Flash the Teeth Dance
I haven't watched "Center Stage" yet but you don't need to if you want to watch "Center Stage: Turn It Up" because it is a stand alone story, a stand alone cliche story at that. You see "Center Stage: Turn It Up" is really just a re-imagining of "Flashdance" as we have the self taught dancer, the disappointment of rejection, romance, dancing at a club and of course the chance to prove you can do it if you really believe. It's not a terrible movie just an incredibly cliche one which often has a lot of cheese in it but if all you want is nice looking stars, music with a good beat and a lot of dancing this will be right up your street, that is if you can get beyond Rachele Brooke Smith's dazzling smile which dominates the movie as much as the dancing.
Having taught herself to dance by watching recordings of ballet, Kate Parker (Rachele Brooke Smith) leaves Detroit with a belief she will pass the audition for the American Ballet Academy. Unfortunately whilst one teacher loves her fire and passion she fails to get in loosing out to Suzanne Von Stroh (Sarah Jayne Jensen) who comes from a wealthy and influential family. With her car towed away and no money Kate finds work waitressing and dancing at a club where she helps academy dancer Tommy (Kenny Wormald) to find the passion in his dance as well as bed as they end up in a relationship. But things never run smoothly and having dealt with rejection once fears it again when she thinks about going to the open auditions for the coveted lead role in "The Glass Slipper".
I am sure that even if you have never seen "Flashdance" the cliches which combine to create "Center Stage: Turn It Up" will be familiar as it is a movie which is built up from very familiar blocks. As such it plays out in a predictable and less than believable manner as Kate makes a life for herself, finds love, feels betrayed and is about to give up on her dream yadaa yadaa yadaa. And so when we finally weave are way to the ending nothing really major has happened, Kate and Tommy have had trust issues, rival dancer Suzanne Von Stroh has thrown some bitchy looks at her and so on. But in a strange way it still works, it makes it brainless cinema where you just watch what happens rather than really concentrating on it.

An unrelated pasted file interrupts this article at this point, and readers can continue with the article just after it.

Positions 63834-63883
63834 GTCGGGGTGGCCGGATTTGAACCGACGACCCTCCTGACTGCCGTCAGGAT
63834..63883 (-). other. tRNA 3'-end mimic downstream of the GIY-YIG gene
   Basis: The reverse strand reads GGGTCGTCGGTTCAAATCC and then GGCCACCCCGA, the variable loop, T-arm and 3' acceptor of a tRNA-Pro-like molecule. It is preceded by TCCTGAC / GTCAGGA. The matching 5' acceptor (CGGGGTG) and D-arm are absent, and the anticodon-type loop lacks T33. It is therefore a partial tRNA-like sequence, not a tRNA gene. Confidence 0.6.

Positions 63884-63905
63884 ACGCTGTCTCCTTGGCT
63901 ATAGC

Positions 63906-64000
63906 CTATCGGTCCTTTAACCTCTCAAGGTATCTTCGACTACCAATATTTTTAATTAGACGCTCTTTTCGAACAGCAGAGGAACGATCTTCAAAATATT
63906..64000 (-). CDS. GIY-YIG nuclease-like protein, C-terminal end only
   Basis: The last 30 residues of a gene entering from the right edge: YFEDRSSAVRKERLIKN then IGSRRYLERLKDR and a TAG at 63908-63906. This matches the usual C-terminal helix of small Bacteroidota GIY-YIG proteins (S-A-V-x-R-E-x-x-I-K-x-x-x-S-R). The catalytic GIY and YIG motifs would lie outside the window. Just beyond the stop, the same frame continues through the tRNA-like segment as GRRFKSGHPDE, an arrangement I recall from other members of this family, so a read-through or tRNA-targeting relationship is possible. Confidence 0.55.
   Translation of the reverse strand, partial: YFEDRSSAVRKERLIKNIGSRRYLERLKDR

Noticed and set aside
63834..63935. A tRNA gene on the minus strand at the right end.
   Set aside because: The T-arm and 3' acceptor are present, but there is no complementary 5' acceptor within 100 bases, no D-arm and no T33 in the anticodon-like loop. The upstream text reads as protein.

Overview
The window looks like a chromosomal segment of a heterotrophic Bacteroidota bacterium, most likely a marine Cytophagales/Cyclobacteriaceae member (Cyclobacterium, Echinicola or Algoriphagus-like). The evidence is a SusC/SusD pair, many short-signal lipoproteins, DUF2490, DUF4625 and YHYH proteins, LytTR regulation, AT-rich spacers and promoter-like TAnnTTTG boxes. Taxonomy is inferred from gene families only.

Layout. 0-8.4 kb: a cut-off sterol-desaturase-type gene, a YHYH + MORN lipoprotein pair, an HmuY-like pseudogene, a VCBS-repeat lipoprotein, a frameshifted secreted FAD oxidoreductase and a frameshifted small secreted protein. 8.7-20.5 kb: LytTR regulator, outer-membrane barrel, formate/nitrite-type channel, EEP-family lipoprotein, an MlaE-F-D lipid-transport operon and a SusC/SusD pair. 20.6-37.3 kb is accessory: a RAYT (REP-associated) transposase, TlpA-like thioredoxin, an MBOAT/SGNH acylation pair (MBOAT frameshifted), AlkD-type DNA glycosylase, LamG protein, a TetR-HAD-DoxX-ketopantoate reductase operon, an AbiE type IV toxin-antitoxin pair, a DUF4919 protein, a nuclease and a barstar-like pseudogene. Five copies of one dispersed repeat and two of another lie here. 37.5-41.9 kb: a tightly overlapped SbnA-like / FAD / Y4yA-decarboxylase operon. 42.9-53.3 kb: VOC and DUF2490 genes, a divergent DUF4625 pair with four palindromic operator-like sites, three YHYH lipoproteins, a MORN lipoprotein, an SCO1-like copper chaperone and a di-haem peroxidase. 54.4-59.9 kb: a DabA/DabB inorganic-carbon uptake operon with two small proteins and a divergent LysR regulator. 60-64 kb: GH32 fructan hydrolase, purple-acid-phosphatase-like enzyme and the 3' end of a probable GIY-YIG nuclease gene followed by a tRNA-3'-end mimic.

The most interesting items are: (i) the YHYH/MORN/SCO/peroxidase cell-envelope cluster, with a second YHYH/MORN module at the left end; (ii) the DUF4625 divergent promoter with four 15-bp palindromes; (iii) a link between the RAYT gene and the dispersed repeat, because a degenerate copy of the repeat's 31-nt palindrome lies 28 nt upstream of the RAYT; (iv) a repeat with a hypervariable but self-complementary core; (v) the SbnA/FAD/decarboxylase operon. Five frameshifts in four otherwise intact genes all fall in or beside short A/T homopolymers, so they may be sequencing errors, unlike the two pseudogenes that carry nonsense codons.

The thing is that when it comes to the music and dance "Center Stage: Turn It Up" works, it is nothing knew but with a good beat and some energetic fusion of street and ballet it grabs your attention but when that isn't the focus it struggles. The struggle comes from the fact that the cast and especially Rachele Brooke Smith and Kenny Wormald struggle when it comes to the acting. Oh they are appealing to look at even if Smith's dazzling smile dominates things and they both are impressive when it comes to dancing but when it comes to delivering character and emotion it is stilted. Thankfully "Center Stage: Turn It Up" is dominated by dance and so it doesn't fall flat too many times as the energy carries it.
What this all boils down to is that "Center Stage: Turn It Up" is really just an update on very familiar themes and is dominated by a driving beat and a lot of dance. It won't blow you away but it is entertaining if you like simple dance movies.